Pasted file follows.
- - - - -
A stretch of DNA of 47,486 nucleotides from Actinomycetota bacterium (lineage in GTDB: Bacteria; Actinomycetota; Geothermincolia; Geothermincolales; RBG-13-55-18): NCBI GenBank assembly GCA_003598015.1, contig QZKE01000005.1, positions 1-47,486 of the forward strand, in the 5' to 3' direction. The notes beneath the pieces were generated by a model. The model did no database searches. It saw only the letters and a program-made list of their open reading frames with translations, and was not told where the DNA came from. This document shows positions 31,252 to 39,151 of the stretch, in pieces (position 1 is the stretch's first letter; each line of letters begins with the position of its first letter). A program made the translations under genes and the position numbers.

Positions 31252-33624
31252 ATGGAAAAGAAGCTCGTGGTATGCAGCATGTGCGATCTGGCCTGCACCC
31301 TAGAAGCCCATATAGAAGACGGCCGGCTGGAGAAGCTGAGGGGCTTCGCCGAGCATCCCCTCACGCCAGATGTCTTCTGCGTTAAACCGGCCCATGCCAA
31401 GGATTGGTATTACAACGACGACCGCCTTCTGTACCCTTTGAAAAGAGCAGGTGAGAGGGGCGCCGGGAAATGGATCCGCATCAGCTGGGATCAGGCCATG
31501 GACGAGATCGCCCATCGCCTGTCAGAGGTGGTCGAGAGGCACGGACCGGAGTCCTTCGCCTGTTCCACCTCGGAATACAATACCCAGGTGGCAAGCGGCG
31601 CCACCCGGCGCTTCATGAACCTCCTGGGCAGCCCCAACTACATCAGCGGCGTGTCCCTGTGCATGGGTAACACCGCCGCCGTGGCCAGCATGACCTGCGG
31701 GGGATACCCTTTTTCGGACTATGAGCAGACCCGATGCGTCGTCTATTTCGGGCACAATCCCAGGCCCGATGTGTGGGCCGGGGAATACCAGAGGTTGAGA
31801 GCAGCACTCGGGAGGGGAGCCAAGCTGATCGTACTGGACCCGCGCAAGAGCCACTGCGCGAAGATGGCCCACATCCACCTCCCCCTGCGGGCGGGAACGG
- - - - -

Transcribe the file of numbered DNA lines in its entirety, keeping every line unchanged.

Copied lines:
A stretch of DNA of 47,486 nucleotides from Actinomycetota bacterium (lineage in GTDB: Bacteria; Actinomycetota; Geothermincolia; Geothermincolales; RBG-13-55-18): NCBI GenBank assembly GCA_003598015.1, contig QZKE01000005.1, positions 1-47,486 of the forward strand, in the 5' to 3' direction. The notes beneath the pieces were generated by a model. The model did no database searches. It saw only the letters and a program-made list of their open reading frames with translations, and was not told where the DNA came from. This document shows positions 31,252 to 39,151 of the stretch, in pieces (position 1 is the stretch's first letter; each line of letters begins with the position of its first letter). A program made the translations under genes and the position numbers.

Positions 31252-33624
31252 ATGGAAAAGAAGCTCGTGGTATGCAGCATGTGCGATCTGGCCTGCACCC
31301 TAGAAGCCCATATAGAAGACGGCCGGCTGGAGAAGCTGAGGGGCTTCGCCGAGCATCCCCTCACGCCAGATGTCTTCTGCGTTAAACCGGCCCATGCCAA
31401 GGATTGGTATTACAACGACGACCGCCTTCTGTACCCTTTGAAAAGAGCAGGTGAGAGGGGCGCCGGGAAATGGATCCGCATCAGCTGGGATCAGGCCATG
31501 GACGAGATCGCCCATCGCCTGTCAGAGGTGGTCGAGAGGCACGGACCGGAGTCCTTCGCCTGTTCCACCTCGGAATACAATACCCAGGTGGCAAGCGGCG
31601 CCACCCGGCGCTTCATGAACCTCCTGGGCAGCCCCAACTACATCAGCGGCGTGTCCCTGTGCATGGGTAACACCGCCGCCGTGGCCAGCATGACCTGCGG
31701 GGGATACCCTTTTTCGGACTATGAGCAGACCCGATGCGTCGTCTATTTCGGGCACAATCCCAGGCCCGATGTGTGGGCCGGGGAATACCAGAGGTTGAGA
31801 GCAGCACTCGGGAGGGGAGCCAAGCTGATCGTACTGGACCCGCGCAAGAGCCACTGCGCGAAGATGGCCCACATCCACCTCCCCCTGCGGGCGGGAACGG